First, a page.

Homeless student graduates high school early, joins U.S. Army

Henry County School officials tell us almost 1100 students are homeless district wide. That number is up by 500 kids from just five years ago.

The Federal government defines homelessness of a student as doubled up house holds living under one roof, families living in hotels, families living in substandard housing, families living in shelters, and unaccompanied youth. That's the story of Melissa Wint.

"You need to suck it up and get on with it," Melissa Wint said. "Do what you can to get where you need to be"

Wint is now a homeless high school graduate. She was kicked out of her adoptive mother's home over a year ago. She tells us she went to live with her brother. Then she left. Then she lived with a friend. She left again. Now she lives with another friend and it's finally a good situation.

This bumpy path did not derail Wint from achieving her goals.

"It was one set back after another after another," said Sallie Livingston the Hampton High School social worker. "And there were times where I felt like giving up, and Melissa never did."

Henry County schools not only worked with Wint to get her across that graduation stage, they helped her graduate early. And they helped her get into the United States Army, but it wasn't easy.

"There were citizenship issues," Melissa said. "Like at times I was doubting I was a citizen because of how much loops and hurdles it took to get to where we are right now."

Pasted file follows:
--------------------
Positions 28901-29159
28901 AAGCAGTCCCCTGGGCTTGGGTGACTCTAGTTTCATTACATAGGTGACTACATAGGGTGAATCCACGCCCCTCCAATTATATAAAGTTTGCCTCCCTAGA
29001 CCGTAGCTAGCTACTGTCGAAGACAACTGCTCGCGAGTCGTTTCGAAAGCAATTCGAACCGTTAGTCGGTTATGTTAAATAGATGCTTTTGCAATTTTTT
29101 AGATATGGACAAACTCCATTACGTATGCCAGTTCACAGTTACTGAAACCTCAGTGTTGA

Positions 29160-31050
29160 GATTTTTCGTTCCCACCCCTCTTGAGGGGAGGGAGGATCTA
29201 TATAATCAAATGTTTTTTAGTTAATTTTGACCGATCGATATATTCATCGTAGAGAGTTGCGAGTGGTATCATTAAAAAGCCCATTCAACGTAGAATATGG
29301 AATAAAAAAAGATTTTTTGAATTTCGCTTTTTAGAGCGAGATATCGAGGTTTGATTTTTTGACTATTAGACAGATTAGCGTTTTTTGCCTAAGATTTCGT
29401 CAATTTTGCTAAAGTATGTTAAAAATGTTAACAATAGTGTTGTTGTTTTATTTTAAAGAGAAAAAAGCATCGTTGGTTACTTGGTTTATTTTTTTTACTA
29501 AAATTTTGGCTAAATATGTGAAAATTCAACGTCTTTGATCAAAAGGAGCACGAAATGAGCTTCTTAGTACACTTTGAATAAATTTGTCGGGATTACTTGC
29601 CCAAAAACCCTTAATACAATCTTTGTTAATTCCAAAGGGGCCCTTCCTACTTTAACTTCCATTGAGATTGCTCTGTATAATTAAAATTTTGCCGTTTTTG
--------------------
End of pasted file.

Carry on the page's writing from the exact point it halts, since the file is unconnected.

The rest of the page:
Wint was born in Jamaica then adopted by an American relative. This does make her an American, but to get into the Army you have to prove your citizenship thoroughly and Wint does not have much a paper trail. Her social worker Livingston spent a lot of time making sure Wint could report for duty.

Livingston said, "It took a lot more phone calls and finally a waiver was issued but this was probably months in the making."

But the help didn't stop there. Livingston said "Everyone that graduates high school should have a party and as her chosen family or her adoptive family, we're going to be throwing the party for her."

They threw a huge party. Wint said they told her just to show up and when she did she said, "all of these people helped me? like are you serious? I was like wow!"

On Monday, Wint joins the Army. She plans to go to college while serving and once she gets her degree she wants to be a software engineer for Google.

What was her driving force? A focused goal. Wint told us, "I WANT TO GRADUATE! I wanted to graduate. And my whole thing was, I'm gonna graduate and I'm gonna be somebody great. if theres anything I've learned from this its where I don't want to be. There are people out there who are going through much worse than you. and that's what I went off of."

The county school officials tell us they have a lack of affordable housing in Henry County. When a family gets evicted there are very few options for them to relocated to something stable. Family Promise is working to open the county's first homeless shelter by the end of the year. They need more money and more support to make this goal a reality. Their Go Fund Me Site: https://www.gofundme.com/familypromisehenrycounty